Daulat A. Manji
January 8, 1924 – July 8, 2018
Daulat “Dolly” Manji, beloved family matriarch, passed away peacefully in the early morning hours of July 8, 2018 following a stroke eleven days prior. Family members were visiting and comforting her at Hospice of the Valley in Glendale, AZ at the time of her passing. She was 94 and a half years old. Daulat (also lovingly known as Dolu Bai, Ma, Ma-ji, and Dadima) was born in Eldoret, Kenya in East Africa on January 8, 1924. She was the fifth of eight surviving children of Panbai and Alli Kassam, who had emigrated from India and opened a general store in the highlands of Kenya. She grew up with her brothers (Vali, Abe, Ramzan) and sisters (Sakar, Gulbanu, Roshan, Farida) at a time when Eldoret was growing from a small farming district into a bustling town with piped water, electricity, and even an airport. In 1941, at the age of seventeen, she married Abdulrasul Manji, a friend of her brothers Vali and Abe, who worked for the family business Alli Kassam and Sons. Together they had four children, daughter Naseem and sons Amin, Bashir, and Faruk, whom they raised in Uganda before moving to the United States in 1968. During many of these years, Daulat managed the household like other Indian wives of the time while also working as a seamstress, in the family store, and as an English and Math tutor at home. She lived in several cities across the United States including San Diego, Austin, Minneapolis, Seattle, and Phoenix and visited her children and grandchildren as they travelled across the country and around the world to Southeast Asia, United Arab Emirates, and Europe. She had an adventurous spirit and enjoyed travel. Some particularly memorable trips included a three-week tour of China she took while in her 80s with her daughter and a Mediterranean cruise with son Amin, daughter-in-law Giovanna, and Giovanna’s mum Anna. She walked on the Great Wall of China, climbed to the top of the Parthenon, and stood in the shadow of Mount Fuji. Daulat was generous and joyful, welcoming everyone she met into her heart and loving each as her own child. In both San Diego and Austin, she and Abdul opened their home to many Ismaili students who would join them for meals and prayers. At her 90th birthday celebration in Phoenix, they came and spoke with some of her grandchildren about how she was like another mother to them and helped to make a strange new country feel like home. She loved boisterous get-togethers, where her infectious giggles would burst through the cacophony around her. She told stories about her life growing up in Africa and about the close ties that were developed and sustained over the years as various relatives moved a half a world away to England, Canada, and the United States. She was nearly impossible to beat at Scrabble. Playing card games late into the night brought out a bit of a competitive streak, but a twinkle in her eyes and a smile she couldn’t quite suppress were a sure tell that she had a good hand! Daulat was well known for her wonderful cooking that was flavored with more than just spices and masalas…she seasoned her food with the love she had for everyone around her. In the kitchen she was also a teacher, demonstrating how to measure spices by feel or asking children and grandchildren to roll the last roti and then beaming with pride as she reassured them that the misshapen flatbread was exactly as it should be: “You made it in the shape of Africa to remind me of where I was born!” After Abdul passed in September 1999, she continued her battle with breast cancer, at times driving herself to chemotherapy appointments and ultimately winning the fight for her life! In adjusting to life without her husband, Daulat was delighted to discover that she enjoyed driving (although her children were somewhat less delighted to discover that she had a bit of a lead foot). The quiet but fierce determination with which she approached her life during this time was a source of inspiration for many of the younger women who looked up to her. Daulat had a sharp and inquisitive mind. She loved to learn about history and current events, keeping CNN on throughout the day. She had aspirations of being a nurse and, while ultimately these were unrealized, she sought out any information she could find about homeopathic cures and natural remedies. She swore by the power of ginseng and treated Prevention magazine like a reliable encyclopedia of medical information. It seems she may have been on to something, as even her doctors and nurses marveled at her health and resilience! At her core, she was a woman of deep faith. Upon moving to San Diego and later Austin, she started the Jamatkhana in both cities offering her home for prayers and later at a rented facility. Through her fight with cancer and later while recovering from the effects of strokes, her faith and prayer sustained and strengthened her. Daulat leaves behind her youngest sister Farida Ashbrook; children Naseem & Mansur Kassim, Amin & Giovanna Patani, Bashir & Maria Manji, and Faruk & Naina Manji; grandchildren Salima Kassim, Alim & Yasmeen Kassim, Nura Patani & Eric Gehrig, Arif & Stephanie Patani, Amir Manji, Aneesha Manji, Ana Julia Manji, Nabil Manji, and Aman Manji; great-grandchildren Malik Patani, Tia Kassim, Nadine Kassim, Zain Gehrig, Jai Gehrig, and Mina Patani, and countless nieces, nephews, cousins, and others who loved her dearly. Funeral services will be held Tuesday, July 10, 2018 at 7:45am at Green Acres Mortuary & Cemetery, 401 North Hayden Road, Scottsdale, AZ 85257.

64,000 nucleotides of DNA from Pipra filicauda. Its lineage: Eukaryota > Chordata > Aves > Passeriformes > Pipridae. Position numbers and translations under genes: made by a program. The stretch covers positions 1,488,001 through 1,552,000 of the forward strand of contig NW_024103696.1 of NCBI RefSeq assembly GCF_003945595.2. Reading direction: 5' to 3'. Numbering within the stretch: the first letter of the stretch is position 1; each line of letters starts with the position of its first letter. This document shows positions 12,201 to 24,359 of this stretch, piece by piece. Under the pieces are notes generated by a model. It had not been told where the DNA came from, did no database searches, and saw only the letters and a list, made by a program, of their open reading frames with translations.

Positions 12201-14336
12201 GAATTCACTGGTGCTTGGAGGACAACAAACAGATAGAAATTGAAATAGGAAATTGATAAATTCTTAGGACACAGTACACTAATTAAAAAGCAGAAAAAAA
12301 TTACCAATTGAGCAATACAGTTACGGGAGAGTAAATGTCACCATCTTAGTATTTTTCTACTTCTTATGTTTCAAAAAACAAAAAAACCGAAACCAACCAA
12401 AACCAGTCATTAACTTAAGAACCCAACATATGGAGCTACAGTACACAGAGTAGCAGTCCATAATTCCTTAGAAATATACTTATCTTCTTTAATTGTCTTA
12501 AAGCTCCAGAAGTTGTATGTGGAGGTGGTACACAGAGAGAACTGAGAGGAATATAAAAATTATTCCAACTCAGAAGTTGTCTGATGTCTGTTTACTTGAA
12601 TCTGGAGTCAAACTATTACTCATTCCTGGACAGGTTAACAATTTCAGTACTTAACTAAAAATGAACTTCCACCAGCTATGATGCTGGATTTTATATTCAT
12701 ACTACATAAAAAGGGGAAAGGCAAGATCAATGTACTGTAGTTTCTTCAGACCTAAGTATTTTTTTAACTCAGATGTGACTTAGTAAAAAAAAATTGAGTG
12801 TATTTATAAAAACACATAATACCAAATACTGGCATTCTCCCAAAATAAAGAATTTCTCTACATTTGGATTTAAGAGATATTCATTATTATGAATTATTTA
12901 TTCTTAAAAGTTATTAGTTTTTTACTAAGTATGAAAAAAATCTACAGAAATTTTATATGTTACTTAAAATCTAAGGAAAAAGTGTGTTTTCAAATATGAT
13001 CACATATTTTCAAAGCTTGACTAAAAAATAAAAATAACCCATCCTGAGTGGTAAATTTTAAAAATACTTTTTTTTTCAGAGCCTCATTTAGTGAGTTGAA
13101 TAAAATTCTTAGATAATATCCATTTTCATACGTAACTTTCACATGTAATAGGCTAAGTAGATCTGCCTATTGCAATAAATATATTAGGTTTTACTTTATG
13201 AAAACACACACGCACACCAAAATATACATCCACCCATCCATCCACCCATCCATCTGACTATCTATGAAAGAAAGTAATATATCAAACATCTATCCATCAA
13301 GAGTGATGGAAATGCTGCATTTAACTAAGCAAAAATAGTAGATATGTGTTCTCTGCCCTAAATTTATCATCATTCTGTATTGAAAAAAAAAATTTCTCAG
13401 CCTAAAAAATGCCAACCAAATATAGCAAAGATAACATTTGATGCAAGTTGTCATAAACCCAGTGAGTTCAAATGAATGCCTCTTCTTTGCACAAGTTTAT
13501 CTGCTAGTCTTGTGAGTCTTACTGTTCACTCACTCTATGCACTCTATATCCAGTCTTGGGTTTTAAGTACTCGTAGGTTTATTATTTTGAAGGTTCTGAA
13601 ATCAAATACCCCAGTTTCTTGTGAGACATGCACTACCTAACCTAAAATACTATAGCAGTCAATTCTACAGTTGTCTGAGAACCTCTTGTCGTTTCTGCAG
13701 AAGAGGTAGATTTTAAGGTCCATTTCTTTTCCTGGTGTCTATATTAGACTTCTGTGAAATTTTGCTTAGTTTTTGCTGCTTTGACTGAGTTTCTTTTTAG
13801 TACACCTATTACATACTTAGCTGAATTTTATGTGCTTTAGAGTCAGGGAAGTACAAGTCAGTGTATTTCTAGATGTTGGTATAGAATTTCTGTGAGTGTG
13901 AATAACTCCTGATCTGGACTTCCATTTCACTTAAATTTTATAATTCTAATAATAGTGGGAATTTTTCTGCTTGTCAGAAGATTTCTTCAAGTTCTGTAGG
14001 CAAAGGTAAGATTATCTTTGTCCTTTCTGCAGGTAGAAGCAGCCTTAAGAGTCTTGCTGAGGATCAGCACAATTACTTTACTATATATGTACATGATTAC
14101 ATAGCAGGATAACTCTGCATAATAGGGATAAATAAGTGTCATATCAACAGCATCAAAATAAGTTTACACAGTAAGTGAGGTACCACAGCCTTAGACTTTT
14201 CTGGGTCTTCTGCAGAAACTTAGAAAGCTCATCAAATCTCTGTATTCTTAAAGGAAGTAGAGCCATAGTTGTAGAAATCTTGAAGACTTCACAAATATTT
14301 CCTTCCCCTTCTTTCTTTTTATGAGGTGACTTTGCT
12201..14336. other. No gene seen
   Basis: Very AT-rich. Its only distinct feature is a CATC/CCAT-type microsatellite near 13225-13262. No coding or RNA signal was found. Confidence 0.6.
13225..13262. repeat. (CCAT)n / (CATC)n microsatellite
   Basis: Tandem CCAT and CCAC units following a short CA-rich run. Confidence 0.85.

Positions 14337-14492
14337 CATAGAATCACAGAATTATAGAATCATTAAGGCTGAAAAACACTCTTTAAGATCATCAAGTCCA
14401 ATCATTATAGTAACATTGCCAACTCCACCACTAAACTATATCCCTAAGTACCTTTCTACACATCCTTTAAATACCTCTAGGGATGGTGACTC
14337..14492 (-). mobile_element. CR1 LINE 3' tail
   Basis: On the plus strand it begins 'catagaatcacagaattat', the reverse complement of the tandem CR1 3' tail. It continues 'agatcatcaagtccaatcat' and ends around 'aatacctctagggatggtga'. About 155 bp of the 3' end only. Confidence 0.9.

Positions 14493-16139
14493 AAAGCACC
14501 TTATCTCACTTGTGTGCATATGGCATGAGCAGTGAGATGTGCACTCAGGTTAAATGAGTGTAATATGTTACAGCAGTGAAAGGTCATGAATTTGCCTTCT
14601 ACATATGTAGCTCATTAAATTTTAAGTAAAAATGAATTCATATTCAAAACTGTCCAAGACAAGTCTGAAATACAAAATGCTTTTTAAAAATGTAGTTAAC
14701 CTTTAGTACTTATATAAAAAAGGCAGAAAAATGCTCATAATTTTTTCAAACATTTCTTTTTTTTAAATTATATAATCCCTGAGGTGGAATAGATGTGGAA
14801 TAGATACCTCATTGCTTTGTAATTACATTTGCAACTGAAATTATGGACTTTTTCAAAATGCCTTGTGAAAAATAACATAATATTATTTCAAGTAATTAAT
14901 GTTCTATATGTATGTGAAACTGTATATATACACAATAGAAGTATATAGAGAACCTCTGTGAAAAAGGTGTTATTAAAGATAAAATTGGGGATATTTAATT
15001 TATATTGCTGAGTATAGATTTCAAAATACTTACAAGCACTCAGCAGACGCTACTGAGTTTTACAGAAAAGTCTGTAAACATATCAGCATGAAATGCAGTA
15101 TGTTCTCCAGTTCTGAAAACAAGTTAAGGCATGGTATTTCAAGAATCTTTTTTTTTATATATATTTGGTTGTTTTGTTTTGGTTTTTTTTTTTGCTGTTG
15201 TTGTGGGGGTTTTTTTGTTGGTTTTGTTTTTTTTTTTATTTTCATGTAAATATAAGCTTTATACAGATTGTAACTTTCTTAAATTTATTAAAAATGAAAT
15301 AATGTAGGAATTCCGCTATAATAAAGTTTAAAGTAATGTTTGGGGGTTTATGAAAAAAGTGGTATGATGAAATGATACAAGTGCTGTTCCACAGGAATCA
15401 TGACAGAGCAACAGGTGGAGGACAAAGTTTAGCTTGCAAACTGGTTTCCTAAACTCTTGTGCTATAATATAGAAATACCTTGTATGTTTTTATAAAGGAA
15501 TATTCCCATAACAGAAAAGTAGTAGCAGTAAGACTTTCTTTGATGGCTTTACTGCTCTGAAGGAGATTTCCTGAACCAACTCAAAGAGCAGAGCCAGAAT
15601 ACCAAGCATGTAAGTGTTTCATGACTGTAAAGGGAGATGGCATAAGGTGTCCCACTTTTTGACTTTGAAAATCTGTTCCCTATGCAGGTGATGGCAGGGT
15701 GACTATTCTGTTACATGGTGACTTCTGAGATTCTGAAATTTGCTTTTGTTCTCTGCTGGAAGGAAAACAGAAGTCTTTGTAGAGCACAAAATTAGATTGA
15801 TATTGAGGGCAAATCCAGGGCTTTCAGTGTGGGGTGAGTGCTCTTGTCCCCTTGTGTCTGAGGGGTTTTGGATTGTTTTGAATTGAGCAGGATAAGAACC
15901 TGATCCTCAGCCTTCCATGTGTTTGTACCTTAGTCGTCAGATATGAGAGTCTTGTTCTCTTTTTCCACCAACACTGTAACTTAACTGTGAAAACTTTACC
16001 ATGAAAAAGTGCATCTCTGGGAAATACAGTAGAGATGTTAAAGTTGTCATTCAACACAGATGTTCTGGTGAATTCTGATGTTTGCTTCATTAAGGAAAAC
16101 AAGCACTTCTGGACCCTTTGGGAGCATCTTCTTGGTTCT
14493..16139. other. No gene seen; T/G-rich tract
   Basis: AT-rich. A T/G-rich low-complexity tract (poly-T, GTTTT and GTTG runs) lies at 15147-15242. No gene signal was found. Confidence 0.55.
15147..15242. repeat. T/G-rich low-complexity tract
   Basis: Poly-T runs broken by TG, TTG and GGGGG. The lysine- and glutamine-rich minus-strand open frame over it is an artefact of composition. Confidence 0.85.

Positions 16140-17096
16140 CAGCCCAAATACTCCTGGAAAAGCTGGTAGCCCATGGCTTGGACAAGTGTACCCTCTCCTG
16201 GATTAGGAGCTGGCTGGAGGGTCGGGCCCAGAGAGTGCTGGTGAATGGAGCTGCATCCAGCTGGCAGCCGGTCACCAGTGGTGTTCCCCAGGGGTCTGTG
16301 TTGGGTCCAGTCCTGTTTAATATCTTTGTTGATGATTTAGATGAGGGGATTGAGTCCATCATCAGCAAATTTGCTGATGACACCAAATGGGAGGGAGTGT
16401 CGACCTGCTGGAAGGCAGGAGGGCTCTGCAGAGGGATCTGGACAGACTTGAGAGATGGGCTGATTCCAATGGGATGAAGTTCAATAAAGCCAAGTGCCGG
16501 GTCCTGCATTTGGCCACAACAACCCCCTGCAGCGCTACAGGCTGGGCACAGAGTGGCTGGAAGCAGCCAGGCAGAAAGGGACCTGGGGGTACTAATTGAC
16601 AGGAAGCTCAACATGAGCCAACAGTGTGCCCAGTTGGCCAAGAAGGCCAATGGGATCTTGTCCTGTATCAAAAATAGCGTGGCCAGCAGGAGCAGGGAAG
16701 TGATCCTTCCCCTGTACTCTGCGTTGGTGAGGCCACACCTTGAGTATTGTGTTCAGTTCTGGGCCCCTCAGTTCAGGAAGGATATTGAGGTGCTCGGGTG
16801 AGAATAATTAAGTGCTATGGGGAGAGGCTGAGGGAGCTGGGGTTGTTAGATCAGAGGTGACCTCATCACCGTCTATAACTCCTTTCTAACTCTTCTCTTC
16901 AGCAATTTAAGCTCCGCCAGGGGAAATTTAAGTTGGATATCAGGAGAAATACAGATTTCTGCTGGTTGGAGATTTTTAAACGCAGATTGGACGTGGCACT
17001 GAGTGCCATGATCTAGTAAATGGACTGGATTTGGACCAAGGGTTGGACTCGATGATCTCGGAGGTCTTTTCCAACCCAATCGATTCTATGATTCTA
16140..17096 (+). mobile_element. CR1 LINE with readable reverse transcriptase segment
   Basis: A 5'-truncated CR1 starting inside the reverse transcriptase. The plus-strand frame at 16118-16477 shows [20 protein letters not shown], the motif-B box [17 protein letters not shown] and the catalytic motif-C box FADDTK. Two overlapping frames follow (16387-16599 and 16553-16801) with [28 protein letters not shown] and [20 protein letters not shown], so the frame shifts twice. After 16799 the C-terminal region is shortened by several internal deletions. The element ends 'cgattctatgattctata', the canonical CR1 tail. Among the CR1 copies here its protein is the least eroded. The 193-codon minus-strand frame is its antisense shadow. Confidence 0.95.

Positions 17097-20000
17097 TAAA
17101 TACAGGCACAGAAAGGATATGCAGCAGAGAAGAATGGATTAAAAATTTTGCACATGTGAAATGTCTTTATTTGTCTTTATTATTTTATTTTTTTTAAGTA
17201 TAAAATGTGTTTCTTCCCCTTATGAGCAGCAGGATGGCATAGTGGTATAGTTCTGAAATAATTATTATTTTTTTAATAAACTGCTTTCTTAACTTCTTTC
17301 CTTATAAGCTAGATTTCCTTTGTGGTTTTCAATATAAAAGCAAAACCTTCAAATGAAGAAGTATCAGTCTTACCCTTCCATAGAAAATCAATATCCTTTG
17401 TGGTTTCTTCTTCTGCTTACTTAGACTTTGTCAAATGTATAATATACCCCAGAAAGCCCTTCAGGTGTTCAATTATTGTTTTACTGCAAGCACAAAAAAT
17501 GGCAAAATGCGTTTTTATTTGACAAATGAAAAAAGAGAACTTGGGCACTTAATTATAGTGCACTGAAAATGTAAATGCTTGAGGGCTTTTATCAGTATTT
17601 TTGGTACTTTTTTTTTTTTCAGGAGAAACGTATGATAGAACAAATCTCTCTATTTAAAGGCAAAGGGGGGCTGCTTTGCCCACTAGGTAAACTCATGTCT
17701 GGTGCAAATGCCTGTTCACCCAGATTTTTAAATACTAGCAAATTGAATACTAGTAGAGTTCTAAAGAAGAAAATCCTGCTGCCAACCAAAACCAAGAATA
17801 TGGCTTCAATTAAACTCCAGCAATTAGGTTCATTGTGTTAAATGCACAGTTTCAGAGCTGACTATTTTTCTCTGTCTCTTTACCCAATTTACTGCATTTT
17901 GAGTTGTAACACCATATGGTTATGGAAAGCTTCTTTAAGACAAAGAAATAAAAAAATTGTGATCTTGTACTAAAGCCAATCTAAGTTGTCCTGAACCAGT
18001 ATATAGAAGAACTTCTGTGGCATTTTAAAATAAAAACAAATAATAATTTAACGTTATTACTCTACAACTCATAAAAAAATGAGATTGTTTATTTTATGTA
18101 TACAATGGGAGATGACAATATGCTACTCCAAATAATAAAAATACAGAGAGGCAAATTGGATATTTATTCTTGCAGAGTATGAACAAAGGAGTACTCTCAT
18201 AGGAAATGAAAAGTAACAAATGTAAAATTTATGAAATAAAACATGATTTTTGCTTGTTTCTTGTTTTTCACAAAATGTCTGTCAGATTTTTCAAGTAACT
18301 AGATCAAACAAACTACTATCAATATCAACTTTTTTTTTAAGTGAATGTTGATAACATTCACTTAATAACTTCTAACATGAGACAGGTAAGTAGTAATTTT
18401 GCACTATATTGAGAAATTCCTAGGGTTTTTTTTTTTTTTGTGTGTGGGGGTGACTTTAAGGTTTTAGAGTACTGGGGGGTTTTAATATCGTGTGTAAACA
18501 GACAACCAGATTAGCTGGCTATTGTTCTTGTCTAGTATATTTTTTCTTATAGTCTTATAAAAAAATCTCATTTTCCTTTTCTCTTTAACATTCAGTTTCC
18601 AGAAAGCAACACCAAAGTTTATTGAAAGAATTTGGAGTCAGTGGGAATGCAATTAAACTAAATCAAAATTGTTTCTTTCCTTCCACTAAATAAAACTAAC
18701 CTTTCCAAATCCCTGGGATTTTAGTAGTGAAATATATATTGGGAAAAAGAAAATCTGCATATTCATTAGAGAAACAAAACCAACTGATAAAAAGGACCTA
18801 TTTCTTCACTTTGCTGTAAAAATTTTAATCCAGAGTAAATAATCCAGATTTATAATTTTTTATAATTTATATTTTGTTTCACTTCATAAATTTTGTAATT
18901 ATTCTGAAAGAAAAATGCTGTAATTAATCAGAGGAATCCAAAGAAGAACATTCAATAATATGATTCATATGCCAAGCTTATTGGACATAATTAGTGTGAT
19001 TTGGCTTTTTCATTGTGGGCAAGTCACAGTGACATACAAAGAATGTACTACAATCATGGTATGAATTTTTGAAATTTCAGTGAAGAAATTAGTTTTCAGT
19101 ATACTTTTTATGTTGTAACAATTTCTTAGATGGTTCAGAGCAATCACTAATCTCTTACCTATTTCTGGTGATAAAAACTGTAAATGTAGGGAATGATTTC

- Funeral Service Tuesday, July 10, 2018
Daulat A. Manji
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